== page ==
Featured TC: Jaco Swart

February 2018

Jaco Swart Jaco’s work covers a variety of roles in the technical end of the TC spectrum. These roles include technologist, analyst, and consultant in the digital marketing and web development domains. He caught up with Jim Costello to discuss how he got there and where he is heading.

What first brought you into this field?

It was a bit of a roundabout way. I had a notion at high school that technical journalism might be the correct field for me to go into. I even applied to journalism school, and thankfully, I did not pass that test. Then I almost went off and studied communication science, but at the last minute I got pulled into engineering. I spent a chunk of my young career as an electronics designer. That was in a military industry – a private company – but still in a military industry. What that meant was that a good 95% of my time was involved with creating documentation. We had all sorts of specifications at the start, then we actually did a design, and then had many layers of documenting what was done and how it should be tested. So, all the engineers spent most of their time typing instead of designing. At some stage the boss said “this is not a good idea, let’s just get a tech author” and I said to him “I’ll do that”…So that’s how I got into tech authoring.

What interesting projects have you recently been involved in?

What I am currently working on makes a difference to the health of a huge amount of people. That sort of stuff is good, it gets you out of bed in the morning. Technology is changing and potentially democratising the health system. Low-cost technology is coming out that makes it possible for GPs in remote and poor areas to do tests that otherwise would have required expensive labs found in larger areas. It’s a fascinating development that I am following with interest.

Another area I am gradually moving into is business process improvement. Broadly speaking, you have processes, people, and underlying technology. It turns out that often the technology isn’t coping with the people and processes. Companies can build processes to accommodate inefficient technology, but this requires more time from the people using the technology. This time needs to be either written-off or on-charged. The software industry generally adapts better than other industries by using Lean or Agile Development approaches. Many aspects of these approaches are applicable to other business processes.

What is your involvement in these initiatives?

It starts from technical communication work but it is gradually evolving into more business analysis. Often it is as simple as seeing what repetitive tasks people are doing, where information is re-keyed, and suggesting what can be automated. Then I help to find the technology that can do this out of the box instead of a customised development. It may actually mean that they need to stop using the processes that they are using and adopt a whole new system of working. If you take the covers off you can see that staff are propping up systems with extra processes. The top levels of the organisation often don't know what is going on or don't understand, and the bottom levels don't know what to do about it.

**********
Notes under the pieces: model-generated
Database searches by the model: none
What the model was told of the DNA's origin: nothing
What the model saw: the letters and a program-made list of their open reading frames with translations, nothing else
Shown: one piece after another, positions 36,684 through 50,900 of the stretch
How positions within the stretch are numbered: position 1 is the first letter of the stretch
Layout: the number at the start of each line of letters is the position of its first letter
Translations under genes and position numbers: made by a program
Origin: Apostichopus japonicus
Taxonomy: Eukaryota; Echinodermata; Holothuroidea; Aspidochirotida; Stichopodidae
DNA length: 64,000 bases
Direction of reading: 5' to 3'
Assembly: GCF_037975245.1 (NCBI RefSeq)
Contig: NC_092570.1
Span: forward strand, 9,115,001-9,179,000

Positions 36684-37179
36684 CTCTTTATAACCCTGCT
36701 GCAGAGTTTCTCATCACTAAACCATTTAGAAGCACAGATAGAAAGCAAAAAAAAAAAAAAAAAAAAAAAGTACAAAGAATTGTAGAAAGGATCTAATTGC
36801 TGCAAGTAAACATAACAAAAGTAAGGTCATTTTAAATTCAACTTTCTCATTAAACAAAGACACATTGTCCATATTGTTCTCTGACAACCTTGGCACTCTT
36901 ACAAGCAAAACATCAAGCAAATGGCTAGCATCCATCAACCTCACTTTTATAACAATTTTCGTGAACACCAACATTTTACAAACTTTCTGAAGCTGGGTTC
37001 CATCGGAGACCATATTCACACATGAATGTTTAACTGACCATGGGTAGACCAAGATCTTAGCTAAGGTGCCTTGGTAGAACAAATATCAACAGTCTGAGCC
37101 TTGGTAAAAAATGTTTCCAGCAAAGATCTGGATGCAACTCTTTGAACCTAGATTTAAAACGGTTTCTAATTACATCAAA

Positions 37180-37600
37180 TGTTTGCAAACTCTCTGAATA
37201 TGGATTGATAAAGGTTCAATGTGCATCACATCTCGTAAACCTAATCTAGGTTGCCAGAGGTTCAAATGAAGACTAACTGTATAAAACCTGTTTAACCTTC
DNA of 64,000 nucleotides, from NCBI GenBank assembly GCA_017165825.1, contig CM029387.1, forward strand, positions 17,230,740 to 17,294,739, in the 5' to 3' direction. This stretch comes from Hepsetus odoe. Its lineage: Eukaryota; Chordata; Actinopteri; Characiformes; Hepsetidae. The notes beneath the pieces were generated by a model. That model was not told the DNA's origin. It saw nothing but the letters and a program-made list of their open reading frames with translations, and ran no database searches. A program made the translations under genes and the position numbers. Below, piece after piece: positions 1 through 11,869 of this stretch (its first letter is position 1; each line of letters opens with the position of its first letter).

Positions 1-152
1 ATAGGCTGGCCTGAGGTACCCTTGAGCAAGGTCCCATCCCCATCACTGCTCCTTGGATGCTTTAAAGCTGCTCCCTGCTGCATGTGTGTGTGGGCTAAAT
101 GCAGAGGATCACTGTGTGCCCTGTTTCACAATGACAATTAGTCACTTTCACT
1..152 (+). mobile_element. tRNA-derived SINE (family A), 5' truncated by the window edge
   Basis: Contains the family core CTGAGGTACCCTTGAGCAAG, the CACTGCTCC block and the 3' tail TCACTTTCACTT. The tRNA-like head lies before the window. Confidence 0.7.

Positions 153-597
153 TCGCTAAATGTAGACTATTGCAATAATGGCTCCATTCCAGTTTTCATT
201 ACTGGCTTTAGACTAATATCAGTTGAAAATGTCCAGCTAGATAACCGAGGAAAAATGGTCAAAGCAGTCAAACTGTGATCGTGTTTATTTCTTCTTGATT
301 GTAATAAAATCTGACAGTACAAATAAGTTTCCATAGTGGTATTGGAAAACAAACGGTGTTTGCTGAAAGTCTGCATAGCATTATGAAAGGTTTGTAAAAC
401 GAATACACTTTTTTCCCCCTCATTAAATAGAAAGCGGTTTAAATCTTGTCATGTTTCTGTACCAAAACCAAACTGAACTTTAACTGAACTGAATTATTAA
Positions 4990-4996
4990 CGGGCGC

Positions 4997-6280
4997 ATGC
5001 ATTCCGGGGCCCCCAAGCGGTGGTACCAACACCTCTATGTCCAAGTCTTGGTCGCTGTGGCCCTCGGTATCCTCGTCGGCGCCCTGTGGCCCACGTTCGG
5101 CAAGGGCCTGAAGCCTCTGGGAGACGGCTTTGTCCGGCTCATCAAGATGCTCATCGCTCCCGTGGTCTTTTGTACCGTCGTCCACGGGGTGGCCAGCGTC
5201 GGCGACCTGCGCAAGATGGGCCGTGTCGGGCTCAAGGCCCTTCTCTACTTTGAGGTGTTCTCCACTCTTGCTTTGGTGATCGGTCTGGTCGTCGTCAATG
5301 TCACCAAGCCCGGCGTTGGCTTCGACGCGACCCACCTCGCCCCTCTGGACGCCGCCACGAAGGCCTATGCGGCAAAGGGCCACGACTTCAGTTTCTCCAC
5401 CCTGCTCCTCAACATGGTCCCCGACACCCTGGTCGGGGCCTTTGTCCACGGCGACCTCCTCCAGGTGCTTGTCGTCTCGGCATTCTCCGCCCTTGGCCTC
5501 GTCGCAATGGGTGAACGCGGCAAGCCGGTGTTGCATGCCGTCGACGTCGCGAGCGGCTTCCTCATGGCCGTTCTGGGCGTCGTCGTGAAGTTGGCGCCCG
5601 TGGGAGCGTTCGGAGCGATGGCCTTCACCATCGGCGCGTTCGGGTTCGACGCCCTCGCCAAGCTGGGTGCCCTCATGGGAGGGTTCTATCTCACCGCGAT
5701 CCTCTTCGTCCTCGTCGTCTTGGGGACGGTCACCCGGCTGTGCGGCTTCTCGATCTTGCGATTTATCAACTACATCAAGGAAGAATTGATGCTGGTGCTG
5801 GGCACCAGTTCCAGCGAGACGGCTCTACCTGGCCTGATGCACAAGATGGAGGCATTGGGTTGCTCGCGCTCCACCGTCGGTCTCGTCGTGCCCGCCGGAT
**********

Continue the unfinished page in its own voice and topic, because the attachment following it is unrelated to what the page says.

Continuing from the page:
In terms of the TC world, where do see that going? As things become more automated, is the role getting bigger, different, or smaller?

I think it is becoming different very rapidly. Where previously we could take the time to write things down and document processes, this no longer works when product development is going through faster and faster cycles – which is a huge challenge for technical communicators. I guess the opportunity that I see is that there is quite a bit of commonality between documenting and reviewing a process. Put another way, there is a lot of shared ground between technical communication and business process analysis. They basically use the same skills to find out what is happening, what is wrong, and find ways to streamline it into a logical documented process.

So you see some sort of a merge of skills and responsibilities?

Yes, I think that those two types of work can learn a lot from each other. Conceivably the number of business analysts are expanding, and at the same time tech authoring is getting more sophisticated. Technical communicators with an interest in process improvement can move into a new world without starting from scratch.